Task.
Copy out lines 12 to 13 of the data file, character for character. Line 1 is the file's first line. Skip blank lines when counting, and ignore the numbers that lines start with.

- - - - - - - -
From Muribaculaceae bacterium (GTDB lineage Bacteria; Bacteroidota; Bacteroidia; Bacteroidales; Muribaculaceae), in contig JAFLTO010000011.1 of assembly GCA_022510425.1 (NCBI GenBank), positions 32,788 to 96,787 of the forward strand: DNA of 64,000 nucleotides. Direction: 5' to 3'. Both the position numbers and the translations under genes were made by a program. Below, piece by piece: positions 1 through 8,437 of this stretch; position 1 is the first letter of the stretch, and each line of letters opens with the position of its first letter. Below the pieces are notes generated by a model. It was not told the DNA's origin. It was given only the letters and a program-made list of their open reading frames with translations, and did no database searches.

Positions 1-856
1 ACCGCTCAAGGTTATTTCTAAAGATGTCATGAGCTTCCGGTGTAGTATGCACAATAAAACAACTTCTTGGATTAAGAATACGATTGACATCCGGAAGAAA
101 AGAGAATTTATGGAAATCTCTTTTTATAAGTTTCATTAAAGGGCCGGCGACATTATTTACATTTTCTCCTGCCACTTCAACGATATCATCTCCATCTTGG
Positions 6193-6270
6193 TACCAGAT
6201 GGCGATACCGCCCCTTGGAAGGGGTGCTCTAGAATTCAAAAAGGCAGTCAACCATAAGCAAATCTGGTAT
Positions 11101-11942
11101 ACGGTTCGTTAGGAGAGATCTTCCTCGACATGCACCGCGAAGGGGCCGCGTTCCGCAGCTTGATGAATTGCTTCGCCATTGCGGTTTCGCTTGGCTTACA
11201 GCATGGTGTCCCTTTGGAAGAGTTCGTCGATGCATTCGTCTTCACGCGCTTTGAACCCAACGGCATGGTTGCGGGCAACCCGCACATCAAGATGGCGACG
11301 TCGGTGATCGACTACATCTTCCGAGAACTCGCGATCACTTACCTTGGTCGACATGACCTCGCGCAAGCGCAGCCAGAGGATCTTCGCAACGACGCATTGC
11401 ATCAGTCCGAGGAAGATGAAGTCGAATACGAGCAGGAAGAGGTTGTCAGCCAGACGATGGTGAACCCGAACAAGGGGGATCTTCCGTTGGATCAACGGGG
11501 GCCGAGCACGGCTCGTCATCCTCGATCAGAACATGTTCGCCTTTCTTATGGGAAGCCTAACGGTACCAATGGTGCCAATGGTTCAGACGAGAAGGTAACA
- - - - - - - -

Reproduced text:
11401 ATCAGTCCGAGGAAGATGAAGTCGAATACGAGCAGGAAGAGGTTGTCAGCCAGACGATGGTGAACCCGAACAAGGGGGATCTTCCGTTGGATCAACGGGG
11501 GCCGAGCACGGCTCGTCATCCTCGATCAGAACATGTTCGCCTTTCTTATGGGAAGCCTAACGGTACCAATGGTGCCAATGGTTCAGACGAGAAGGTAACA